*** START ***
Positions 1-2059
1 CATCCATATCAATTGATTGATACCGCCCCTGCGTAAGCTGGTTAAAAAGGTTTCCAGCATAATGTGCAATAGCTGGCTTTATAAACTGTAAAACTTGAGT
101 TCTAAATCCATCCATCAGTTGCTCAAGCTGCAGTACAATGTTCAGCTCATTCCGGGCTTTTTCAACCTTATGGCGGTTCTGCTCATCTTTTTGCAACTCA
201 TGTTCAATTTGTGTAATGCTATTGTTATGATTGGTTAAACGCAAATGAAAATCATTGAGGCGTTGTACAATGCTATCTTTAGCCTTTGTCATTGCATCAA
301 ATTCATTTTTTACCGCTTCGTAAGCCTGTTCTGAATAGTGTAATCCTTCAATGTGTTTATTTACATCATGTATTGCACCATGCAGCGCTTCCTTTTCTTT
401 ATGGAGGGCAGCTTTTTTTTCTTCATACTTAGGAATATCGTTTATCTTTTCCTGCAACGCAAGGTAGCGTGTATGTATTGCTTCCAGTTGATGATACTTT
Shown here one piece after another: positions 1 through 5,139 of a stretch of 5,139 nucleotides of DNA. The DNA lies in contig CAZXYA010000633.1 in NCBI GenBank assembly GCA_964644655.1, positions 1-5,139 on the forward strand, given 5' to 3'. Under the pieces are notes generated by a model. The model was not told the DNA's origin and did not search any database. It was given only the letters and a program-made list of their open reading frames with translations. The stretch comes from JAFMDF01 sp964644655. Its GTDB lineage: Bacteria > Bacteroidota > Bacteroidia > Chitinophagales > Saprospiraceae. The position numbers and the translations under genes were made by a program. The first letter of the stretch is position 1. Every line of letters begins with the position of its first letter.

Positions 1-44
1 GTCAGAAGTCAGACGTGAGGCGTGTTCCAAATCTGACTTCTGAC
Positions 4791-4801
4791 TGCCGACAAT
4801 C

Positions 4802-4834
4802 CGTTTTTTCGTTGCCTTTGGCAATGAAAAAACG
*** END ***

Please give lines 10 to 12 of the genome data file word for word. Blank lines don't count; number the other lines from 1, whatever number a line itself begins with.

Positions 4791-4801
4791 TGCCGACAAT
4801 C